HEY BIRDIES

Putting up the feeders

Groups shot.. smile!

This morning, er I should say yesterday morning (since I am now writing journal entries late, late in the evenings) a few of the girls down at Westridge High School brought over some bird feeders they made out of recycled and natural materials.

We had them hang them up in two of the fruit trees that are in the front yard.  With winter just around the corner , I am sure the wild birds that visit the urban homestead will enjoy the feeders.  I promised the girls I would try to snap a photo of birds enjpying the feeders.  I also informed them that our garden has been recognized by the National Wildlife Federation  as  Wildlife Habitat Zone.  I’ve heard many a folks say that the notice the amount of bees, butterflies and even birds that visit our garden.  It’s an oasis in the city for people and animals alike.

I’ve told everyone here to keep an eye out and want to send a call out to all neighbor birds that we got some grub.   To the girls at Westridge – thanks for thinking of us and being our friends on Facebook too!  Good luck to you and your power point presentation.

Make Your Own

There’s so many diy and crafty sites on the internet.  So if you want to make your own bird feeder out of water bottles here’s a quick video how

Why Garden For Wildlife?

Why should I create a NWF Certified Wildlife Habitat?

It’s fun! Watching wildlife in action can be fun and relaxing for everyone. Your habitat may attract beautiful songbirds, butterflies, frogs, and other interesting wildlife for viewing from your very own window.

Curb appeal! Replacing grass lawns with native wildflowers, shrubs, and trees will increase the beauty of your property and provide a nurturing refuge for wildlife.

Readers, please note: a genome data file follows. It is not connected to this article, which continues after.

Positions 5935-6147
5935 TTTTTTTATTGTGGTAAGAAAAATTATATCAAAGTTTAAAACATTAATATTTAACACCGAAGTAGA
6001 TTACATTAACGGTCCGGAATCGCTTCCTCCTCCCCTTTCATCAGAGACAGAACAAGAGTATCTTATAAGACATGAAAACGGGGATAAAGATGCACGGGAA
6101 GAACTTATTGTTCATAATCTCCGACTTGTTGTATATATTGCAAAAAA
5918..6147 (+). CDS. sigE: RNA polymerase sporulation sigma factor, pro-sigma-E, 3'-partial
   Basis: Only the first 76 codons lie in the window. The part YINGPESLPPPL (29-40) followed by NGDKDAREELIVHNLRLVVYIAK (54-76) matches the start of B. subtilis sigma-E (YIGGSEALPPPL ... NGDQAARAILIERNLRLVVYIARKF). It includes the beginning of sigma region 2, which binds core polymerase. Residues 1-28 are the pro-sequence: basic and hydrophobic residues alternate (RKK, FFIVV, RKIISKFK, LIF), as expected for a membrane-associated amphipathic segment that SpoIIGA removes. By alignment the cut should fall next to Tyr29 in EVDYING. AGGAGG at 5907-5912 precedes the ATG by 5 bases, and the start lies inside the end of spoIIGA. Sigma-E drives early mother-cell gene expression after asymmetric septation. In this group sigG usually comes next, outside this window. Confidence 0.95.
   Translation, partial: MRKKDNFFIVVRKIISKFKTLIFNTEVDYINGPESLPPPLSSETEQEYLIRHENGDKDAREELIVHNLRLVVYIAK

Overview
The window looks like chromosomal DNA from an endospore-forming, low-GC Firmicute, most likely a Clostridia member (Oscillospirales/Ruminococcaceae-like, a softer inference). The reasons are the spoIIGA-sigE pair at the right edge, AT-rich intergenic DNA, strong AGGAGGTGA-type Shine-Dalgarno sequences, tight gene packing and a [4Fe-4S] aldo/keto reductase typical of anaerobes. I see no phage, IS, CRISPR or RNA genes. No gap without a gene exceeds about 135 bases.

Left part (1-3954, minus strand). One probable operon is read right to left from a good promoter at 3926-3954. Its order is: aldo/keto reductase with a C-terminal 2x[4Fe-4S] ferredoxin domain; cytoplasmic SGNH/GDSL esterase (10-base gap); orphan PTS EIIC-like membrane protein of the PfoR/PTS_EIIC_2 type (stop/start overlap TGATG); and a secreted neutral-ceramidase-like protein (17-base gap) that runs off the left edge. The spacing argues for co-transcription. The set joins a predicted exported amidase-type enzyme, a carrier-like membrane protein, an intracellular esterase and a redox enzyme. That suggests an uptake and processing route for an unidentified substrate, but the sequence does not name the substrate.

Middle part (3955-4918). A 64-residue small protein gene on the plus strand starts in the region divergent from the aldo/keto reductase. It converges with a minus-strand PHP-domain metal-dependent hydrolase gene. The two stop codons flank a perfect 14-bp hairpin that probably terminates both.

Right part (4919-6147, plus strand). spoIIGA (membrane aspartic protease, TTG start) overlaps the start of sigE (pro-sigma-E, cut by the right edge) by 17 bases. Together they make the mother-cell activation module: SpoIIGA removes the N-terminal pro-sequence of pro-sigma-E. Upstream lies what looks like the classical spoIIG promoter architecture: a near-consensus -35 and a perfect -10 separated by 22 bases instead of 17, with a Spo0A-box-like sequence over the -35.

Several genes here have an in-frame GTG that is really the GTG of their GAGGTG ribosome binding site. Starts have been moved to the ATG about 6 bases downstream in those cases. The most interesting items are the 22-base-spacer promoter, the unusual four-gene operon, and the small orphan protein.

Bring wildlife home! Restoring habitats where commercial and residential development have degraded natural ecosystems can be your way of giving back to wildlife.

Eco-friendly! Gardening practices that help wildlife, like reducing the use of chemicals, conserving energy and water, and composting also help to improve air, water and soil quality.

Community! Gardening for wildlife can help you share your love of wildlife with your neighbors and help them get involved in creating a home for wildlife.

Courtesty of NWF Certified Wildlife Habitat

Comments(4)

  1. karin says:

    Please tell those kids I thought their video was very clever! I don’t drink bottled water, but I’ll find a bottle and make one.

  2. karin says:

    Please tell those kids I thought their video was very clever! I don’t drink bottled water, but I’ll find a bottle and make one.

  3. Amy says:

    We removed a large area of lawn this spring and replaced it with cold hardy, drought tolerant plants and thick mulch. The transformation was amazing. Bees, butterflies, many dragonflies and even small birds visited the area every day. A leaf cutter bee (we didn’t even know these lived in our area!) made it’s home in a crack between the pavers of our front walk. The work was well worth the enjoyment my family gets from observing our new garden visitors.

  4. Amy says:

    We removed a large area of lawn this spring and replaced it with cold hardy, drought tolerant plants and thick mulch. The transformation was amazing. Bees, butterflies, many dragonflies and even small birds visited the area every day. A leaf cutter bee (we didn’t even know these lived in our area!) made it’s home in a crack between the pavers of our front walk. The work was well worth the enjoyment my family gets from observing our new garden visitors.

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